At finite bias, the chemical potential of the leads is changed. Single electron tun-neling occurs if either the chemical potential of the source contact or the chemical potential of the drain contact are aligned with the chemical potential of the dot. As the energy change needed for tunneling depends strongly on the position of the energy levels in the dot, single electron tunneling at finite bias is strongly dependent on the gate voltage. If one plots the diﬀerential conductance as a function of both gate voltage and source-drain voltage, the so-called Coulomb-diamonds become vis-ible in a 2D-plot. A typical Coulomb-diamond can be seen in figure (2.5(Left)). For each of the four corner points a sketch illustrating how tunneling works, is provided. Generally it can be said that tunneling occurs only if the condition μDrain ≤ μDot ≤ μSource (2.14).

Capacitive coupling: The electrostatic model

Throughout this subsection, we assume that the intermediate tunnel coupling is very small and the intermediate capacitive coupling dominates. At the end of the subsection, we treat the two boundary cases for very low and very large intermediate capacitive coupling.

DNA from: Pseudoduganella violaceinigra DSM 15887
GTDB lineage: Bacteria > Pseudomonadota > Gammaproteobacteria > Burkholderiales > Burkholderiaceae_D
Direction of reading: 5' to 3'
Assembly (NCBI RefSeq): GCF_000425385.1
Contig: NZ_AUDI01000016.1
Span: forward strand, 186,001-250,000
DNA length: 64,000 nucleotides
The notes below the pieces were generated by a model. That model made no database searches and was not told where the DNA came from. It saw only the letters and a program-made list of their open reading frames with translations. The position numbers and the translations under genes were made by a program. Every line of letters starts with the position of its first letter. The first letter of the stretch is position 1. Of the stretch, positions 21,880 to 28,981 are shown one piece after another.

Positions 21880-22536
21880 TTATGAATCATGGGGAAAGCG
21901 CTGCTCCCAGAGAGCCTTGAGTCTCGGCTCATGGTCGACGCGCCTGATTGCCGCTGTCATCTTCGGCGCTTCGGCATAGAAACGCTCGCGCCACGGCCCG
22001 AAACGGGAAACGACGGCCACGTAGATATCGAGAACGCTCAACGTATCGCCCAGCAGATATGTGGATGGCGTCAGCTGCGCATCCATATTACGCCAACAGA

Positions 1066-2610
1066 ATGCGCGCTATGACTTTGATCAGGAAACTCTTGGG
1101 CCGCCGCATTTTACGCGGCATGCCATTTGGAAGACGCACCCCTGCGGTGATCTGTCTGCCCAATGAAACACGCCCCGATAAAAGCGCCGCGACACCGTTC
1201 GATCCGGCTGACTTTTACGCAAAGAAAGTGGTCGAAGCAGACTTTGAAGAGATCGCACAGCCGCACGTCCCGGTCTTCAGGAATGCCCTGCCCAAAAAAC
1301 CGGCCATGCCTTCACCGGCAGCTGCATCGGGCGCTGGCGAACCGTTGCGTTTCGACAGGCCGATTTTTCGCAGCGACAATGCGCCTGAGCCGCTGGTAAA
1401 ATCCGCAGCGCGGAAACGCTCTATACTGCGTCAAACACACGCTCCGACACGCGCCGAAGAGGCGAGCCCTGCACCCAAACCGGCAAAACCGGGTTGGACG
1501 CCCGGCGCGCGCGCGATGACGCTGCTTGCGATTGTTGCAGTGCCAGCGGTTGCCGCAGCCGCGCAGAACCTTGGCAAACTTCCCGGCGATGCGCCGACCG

In a double dot system, transport is only possible at certain gate voltages. Measuring the conductance at zero bias through the whole system as a function of the two gate voltages Vg1 and Vg2, one obtains the so-called honeycomb pattern (see figure 2.7(a)). Electron transport is only possible along the black lines. Within each hexagon, the number of charges on the double dot is fixed and transport is not possible, as illus-trated in figure (2.7(b)). Concerning the lines of conductance within the stability diagram, one can discriminate 3 diﬀerent situations, labeled (c) to (e). Each sit-uation is explained by the mutual position of the energy levels of dots and leads, as illustrated in the corresponding sketch at the up right side of figure (2.7). If cotunneling is negligible, transport in the double dot is only possible at the so-called triple points. An example of a triple point is labeled by (e). As can be seen in the sketch, all energy levels of dots and leads are aligned and hence transport is possible. In situations (c) and (d) only one dot level is aligned with the leads. At very small but finite interdot tunnel coupling, electrons can nevertheless tunnel from source to drain by means of cotunneling , as is explained above for a single quantum dot. In figure (2.7(f)) it is shown how the stability diagram changes in the case CM → 0. The degeneracy of the triple points, which is due to the capacitive coupling of the two dots, vanishes. In the other boundary case, if the capacitive coupling between the two dots becomes very high, the double dot eﬀectively behaves like one big dot. Within the stability diagram this would mean that the hexagonal structure vanishes and only straight lines remain (see figure 2.7(g)).